4) Greater centralisation, where possible, of line operations – particularly on the Sub-Surface Lines (SSL).
    5) Increased use of technology to facilitate all the above.

    …when looking at the future of LU? They’re just common sense.

    An irony is of course that if the unions hadn’t succeeded in jacking up wage costs to the absurd levels, particularly for LU drivers, that they have reached then LU wouldn’t be so keen on reducing driver and ticket office staff numbers.

  10. Alex F. says:

    All of this appears to be very reasonable (and I think I’m quite surprised by that).
    Impatiently waiting for part 2 🙂

  11. Fandroid says:

    The assisted machine ticket purchase sounds fine to me. That’s what works at my home station. I do a lot of train travel on National Rail and almost never go to a ticket window anymore. The only remaining usefulness of National Rail ticket windows for me is to get help to fight my way through some of the more arcane ticket pricing rules and restrictions (which all seem to be getting worse as time goes by). LUL can avoid all that by keeping the pricing and restrictions very simple. However, they should think of putting in at least one machine in every Underground station capable of selling a rail ticket to anywhere in GB. So providing a one-stop shop and gaining a few quids from the commission.

    I don’t have trouble with purchasing wine using self service machines at stations, because they don’t sell any! (perhaps they could try selling railway mags?)

    As for Wave & Pay, I find that the ability to keep my travel purchases separate from my normal debit/credit card purchases very useful. A lot of my (irregular) tube travel is on expenses, so the Oyster journey histories are vital for my personal cash flow. It’s very convincing for my bosses to be able to see exactly where I travelled to, and that I hadn’t skipped off on a sightseeing tour funded by them. Getting another credit card solely for travel is a possible way out, but that wouldn’t necessarily have the whole journey histories on its monthly statement.

  12. Anonymous me says:

    An interesting review, and I look forward to the trains part. However, there is one error, regarding Banked rest Days:.
    “These were introduced in 2006 to compensate staff for working a 37.5 hour week. In return for doing so, station staff currently receive an extra 15 days holiday a year.”

    BRDs are NOT holidays!. This is a common mistake that is made. LU deliberately quotes BRDs as holidays whenever there is any mention of what staff earn etc. BRDs are time off in lieu for unpaid hours worked. Being a tube driver, I don’t know how many hours station staff work, but drivers and station staff are paid a 35 hour week. Drivers work a 36 hour week, meaning that they work one hour per week without pay. They then get this time back as six days off at normal pay during the year.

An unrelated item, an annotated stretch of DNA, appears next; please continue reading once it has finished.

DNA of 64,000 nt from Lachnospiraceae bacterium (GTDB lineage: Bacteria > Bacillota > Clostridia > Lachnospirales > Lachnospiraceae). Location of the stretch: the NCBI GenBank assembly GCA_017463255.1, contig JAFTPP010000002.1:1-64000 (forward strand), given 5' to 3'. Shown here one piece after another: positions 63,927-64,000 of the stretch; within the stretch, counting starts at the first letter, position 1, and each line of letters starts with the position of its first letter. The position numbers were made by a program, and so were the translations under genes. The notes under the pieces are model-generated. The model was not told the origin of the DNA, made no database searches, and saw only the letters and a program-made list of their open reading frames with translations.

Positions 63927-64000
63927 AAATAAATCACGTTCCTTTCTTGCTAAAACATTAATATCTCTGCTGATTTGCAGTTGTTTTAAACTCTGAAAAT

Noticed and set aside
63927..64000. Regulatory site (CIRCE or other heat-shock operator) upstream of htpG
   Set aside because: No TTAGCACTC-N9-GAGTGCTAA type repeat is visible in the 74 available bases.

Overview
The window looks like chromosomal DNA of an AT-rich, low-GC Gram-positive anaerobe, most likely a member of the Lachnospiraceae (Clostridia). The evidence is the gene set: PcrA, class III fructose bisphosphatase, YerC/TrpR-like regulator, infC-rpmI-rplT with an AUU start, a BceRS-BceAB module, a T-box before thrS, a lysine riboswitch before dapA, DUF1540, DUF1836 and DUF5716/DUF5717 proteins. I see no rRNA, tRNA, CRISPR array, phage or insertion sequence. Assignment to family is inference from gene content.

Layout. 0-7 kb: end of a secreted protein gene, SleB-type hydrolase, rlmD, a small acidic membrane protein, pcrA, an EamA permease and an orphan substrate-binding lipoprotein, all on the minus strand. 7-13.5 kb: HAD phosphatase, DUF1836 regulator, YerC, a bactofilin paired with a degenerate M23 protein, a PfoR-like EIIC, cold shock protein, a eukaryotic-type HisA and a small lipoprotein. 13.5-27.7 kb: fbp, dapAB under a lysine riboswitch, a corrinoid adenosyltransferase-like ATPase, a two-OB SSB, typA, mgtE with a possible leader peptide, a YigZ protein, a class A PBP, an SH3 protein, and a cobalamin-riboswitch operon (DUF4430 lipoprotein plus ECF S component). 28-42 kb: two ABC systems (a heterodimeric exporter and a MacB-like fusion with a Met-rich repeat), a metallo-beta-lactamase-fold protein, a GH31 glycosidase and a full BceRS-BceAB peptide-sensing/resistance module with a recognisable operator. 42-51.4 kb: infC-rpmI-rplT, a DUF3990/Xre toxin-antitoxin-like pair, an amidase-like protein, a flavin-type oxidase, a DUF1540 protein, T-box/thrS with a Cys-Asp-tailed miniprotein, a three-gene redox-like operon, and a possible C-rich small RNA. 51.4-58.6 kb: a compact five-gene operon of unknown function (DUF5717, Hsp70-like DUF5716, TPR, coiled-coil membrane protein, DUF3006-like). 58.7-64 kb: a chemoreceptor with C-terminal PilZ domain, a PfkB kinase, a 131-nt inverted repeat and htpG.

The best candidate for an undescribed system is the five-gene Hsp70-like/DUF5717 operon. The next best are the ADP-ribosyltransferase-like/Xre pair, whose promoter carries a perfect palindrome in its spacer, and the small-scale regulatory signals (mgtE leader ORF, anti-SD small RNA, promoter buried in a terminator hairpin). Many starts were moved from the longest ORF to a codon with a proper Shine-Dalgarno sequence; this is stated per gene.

As far as changes go, it is inevitable that TfL will want to make changes. Technologoy is always changing and, like in any other business, TfL needs to take advantage of this. I think most staff realise and accept this. Gone are teh days where there was a driver, Guard and Gatemen on tube stock, a signal cabin at almost every station and a station awash with staff. What TfL / LU must focus on is making sure that there are always staff availble for passengers when they need advice or assistance.

  13. John Bull says:

    Cheers anonymous – have reworded the BRD section.

    @Fandroid – aye, I like having my travel and bank account seperate, and I suspect many people still will. It makes the financial management aspect of it much easier for me.

  14. ASLEF shrugged says:

    “What TfL / LU must focus on is making sure that there are always staff availble for passengers when they need advice or assistance” Anonymous me

    When I first started on the Tube I was one of a group sent as Reserves to the Edgware Road Group as Paddington was undergoing extensive rebuilding work and someone had to the sense to ensure that there were enough staff to deal with the extra work.

    Over the last ten years or so LUL have let natural wastage whittle down the numbers and then reorganised in February shedding 650 positions across the entire network. The result is that a few weeks back a DSM sent out an email asking other stations not to send MIPs and VIPs to Victoria during the peak as they didn’t have enough staff to deal with that while the building work was on.

    LUL doesn’t give a wet slap about customer service, they simply want to cut the wage bill in order to keep the bean counters happy.

  15. Anonymous says:


    It’s easy to have a pop at Tfl, but they’re under constant pressure to keep costs down.

    Outside of revenue raised by the network itself Tfl’s funding comes from either its owning long-term borrowing or grants via Whitehall, and since overall Tfl’s income is far from covering its costs (although the Tube itself breaks-even I believe) money matters. The former is an obvious timebomb if not kept in check, look at MTA in NY to see what happens if you let debt get out of the control. But the second source is equally important, as transport is a bit down the priority of most national governments whilst in the UK any serving government is under massive pressure to spread infrastructure funding away from London. Remember that Westminster kept funding for Tfl at the agreed level as long as savings worth billions were made.

    In many other cities this is less of an issue as most grants come from local authorities who a) place transport on a higher footing than national governments, esp. in cities; b) have more fiscal autonomy meaning either taxes can be raised or even fresh ones levied, and/or money from one area cutback to fund another.